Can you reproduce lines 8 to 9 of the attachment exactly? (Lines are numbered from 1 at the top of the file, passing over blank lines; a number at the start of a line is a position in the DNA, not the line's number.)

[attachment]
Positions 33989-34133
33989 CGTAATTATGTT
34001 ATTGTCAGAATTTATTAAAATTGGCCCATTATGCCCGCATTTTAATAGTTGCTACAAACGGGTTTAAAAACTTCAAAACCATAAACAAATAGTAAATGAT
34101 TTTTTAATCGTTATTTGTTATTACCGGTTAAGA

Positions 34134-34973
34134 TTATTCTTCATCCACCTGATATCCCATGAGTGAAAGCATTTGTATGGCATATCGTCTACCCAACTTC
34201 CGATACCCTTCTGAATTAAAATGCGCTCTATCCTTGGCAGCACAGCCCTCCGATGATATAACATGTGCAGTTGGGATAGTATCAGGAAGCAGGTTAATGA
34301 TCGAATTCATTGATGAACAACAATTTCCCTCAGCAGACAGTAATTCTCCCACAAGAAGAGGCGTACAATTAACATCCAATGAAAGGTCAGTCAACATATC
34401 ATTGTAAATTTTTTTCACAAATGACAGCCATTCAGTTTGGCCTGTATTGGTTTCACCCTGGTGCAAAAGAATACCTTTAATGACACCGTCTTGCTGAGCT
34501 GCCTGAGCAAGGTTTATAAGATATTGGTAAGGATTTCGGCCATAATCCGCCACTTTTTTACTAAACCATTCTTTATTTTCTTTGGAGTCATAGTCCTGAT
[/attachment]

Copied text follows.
34301 TCGAATTCATTGATGAACAACAATTTCCCTCAGCAGACAGTAATTCTCCCACAAGAAGAGGCGTACAATTAACATCCAATGAAAGGTCAGTCAACATATC
34401 ATTGTAAATTTTTTTCACAAATGACAGCCATTCAGTTTGGCCTGTATTGGTTTCACCCTGGTGCAAAAGAATACCTTTAATGACACCGTCTTGCTGAGCT